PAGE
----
Getting set up for food distribution. What's on the menu? Palm oil, salt (maybe sugar I forget), legumes/split peas, and then either rice or corn. This month it was corn.



In the Work for Food program, Katherine works closely with the Refugees and follows the progress of their work. At the end of the month she calculates and adds up how much rations of each item they will receive based on the number of days worked. Everybody sees her first to sign their name before receiving their ticket and standing in line.



Refugees starting to line up. Took this picture before myself joining in and helping measure and distribute corn. Can you imagine living off these types of food rations each month? I don't think you can, I sure couldn't! While I'm like 97.2% against putting the sponsoring country on any aid supplies, I was proud to see my two countries representing! Palm oil - Canada, split peas- USA.



The WFP buildings in Batouri.



A look inside.



Me with the Director of the WFP in Batouri.



Chillin' with Mbororo women en brousse.



The meetings for my bank's business associations are held in members homes. I prepare my presentations beforehand and tape them up wherever available - this time a door in the living room. This days topic was introducing the concept of marketing before diving into talking specifically about product to a women's association that mainly sells food on the side of the road before. In the simplest terms possible, I tried to discuss with them the importance of having a quality product, why its good to differentiate it, and giving examples of improving their presentation/packaging. If you are familiar with the marketing mix, yes Peace Corps in my training did tell us to add an additional 5th "p" here in Cameroon. Personel/employees and customer service, which gets its very own catergory, can always use a boost here! The bank employee who works with the associations told me the animated conversation that followed was a good thing.



Art project for handicapped youth this month - binoculars! Everybody for about 2 months was helping me save up toilet paper rolls.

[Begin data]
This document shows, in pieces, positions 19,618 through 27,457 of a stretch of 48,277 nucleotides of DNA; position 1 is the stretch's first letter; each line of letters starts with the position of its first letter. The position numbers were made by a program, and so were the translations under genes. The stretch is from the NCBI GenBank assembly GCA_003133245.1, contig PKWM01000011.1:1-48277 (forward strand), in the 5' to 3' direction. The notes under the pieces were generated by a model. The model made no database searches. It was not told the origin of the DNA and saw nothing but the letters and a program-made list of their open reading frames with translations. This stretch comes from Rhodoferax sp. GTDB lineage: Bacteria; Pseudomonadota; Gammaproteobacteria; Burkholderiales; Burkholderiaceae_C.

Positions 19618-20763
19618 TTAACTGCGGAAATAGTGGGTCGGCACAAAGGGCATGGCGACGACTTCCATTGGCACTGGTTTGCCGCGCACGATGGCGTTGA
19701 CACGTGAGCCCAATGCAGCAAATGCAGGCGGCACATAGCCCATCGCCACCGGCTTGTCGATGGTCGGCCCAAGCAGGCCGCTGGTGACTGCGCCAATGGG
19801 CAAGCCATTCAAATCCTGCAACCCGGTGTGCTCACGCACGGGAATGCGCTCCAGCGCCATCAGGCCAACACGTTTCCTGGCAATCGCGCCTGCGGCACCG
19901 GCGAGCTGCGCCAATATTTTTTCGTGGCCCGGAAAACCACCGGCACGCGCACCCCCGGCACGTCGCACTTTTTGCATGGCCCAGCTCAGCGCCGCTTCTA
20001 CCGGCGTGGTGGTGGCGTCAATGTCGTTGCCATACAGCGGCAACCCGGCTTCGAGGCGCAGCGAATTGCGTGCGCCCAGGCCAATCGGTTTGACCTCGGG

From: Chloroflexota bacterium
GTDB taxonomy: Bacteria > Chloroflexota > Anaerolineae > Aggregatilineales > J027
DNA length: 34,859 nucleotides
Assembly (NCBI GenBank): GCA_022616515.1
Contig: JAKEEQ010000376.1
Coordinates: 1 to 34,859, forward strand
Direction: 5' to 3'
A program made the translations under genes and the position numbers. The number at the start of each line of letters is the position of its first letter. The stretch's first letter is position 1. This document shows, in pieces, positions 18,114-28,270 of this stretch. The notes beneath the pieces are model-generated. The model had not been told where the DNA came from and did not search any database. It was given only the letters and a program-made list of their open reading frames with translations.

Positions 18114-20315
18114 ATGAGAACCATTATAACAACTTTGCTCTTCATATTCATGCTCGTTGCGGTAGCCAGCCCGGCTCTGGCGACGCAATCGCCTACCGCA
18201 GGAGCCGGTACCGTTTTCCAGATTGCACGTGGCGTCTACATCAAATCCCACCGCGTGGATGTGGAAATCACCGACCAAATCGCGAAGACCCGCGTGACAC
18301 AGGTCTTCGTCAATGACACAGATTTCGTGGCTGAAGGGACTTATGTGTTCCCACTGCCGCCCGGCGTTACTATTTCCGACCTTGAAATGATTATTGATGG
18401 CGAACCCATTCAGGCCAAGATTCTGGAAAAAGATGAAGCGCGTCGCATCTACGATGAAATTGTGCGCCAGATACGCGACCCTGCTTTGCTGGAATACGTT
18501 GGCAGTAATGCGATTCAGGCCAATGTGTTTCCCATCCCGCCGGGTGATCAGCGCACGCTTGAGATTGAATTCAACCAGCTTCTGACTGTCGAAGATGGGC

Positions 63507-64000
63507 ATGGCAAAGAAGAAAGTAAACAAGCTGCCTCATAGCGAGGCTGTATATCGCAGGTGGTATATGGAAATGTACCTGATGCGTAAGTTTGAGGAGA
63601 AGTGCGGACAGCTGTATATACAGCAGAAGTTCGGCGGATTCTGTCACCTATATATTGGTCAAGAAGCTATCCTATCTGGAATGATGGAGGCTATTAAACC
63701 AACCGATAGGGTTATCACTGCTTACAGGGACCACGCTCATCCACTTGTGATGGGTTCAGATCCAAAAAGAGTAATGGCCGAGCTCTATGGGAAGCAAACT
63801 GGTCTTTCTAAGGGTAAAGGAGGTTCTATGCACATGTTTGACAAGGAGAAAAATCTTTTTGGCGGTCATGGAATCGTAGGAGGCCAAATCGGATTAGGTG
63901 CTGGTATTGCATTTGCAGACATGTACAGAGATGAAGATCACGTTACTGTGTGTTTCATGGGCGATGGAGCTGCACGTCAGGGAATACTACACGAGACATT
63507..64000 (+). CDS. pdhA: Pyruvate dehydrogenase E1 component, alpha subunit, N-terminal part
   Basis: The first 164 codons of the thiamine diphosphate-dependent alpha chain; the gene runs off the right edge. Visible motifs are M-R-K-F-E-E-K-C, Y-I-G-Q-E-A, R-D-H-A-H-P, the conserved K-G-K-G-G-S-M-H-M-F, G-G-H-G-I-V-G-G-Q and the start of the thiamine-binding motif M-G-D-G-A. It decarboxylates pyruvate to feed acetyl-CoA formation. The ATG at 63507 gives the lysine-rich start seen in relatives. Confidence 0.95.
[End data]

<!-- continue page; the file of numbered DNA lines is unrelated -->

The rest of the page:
Sunday, October 23, 2011

A Face of Malnutrition

Just when I thought my African life couldn’t get anymore surreal....

Second year in Batouri is still going so much better. The constant ups and downs of life here are all part of the game. Nice to feel comfortable, established, and in control of things. A huge majority of it is from deepened friendships and the satisfaction of working on projects. Remember me grumbling about trying to find work and not being able? Who would of thunk I have come to the point I’m actually turning people/projects away. Not this girl of seven months ago that’s for sure! Julia calls me the Carrie Bradshaw of Batouri solely for the reason that when I talk about this town I talk like I am in a relationship with it. We have rough patches, but turns out this place is good for me. Small and quaint enough that I can walk anywhere I need to by foot and have gotten to know a lot of people, yet big enough and with a sufficient mix of ethnicities that I can hide myself and keep some anonymity that my other PCV counterparts who live in villages lose.

Following the theme of constant ups and downs, this past Wednesday was a down and a shocking reminder just how surreal my life here can get. I choose to talk about this because it will do me good not to keep this to myself. It’s also a perfect time to debut my malaria/malnutrition project.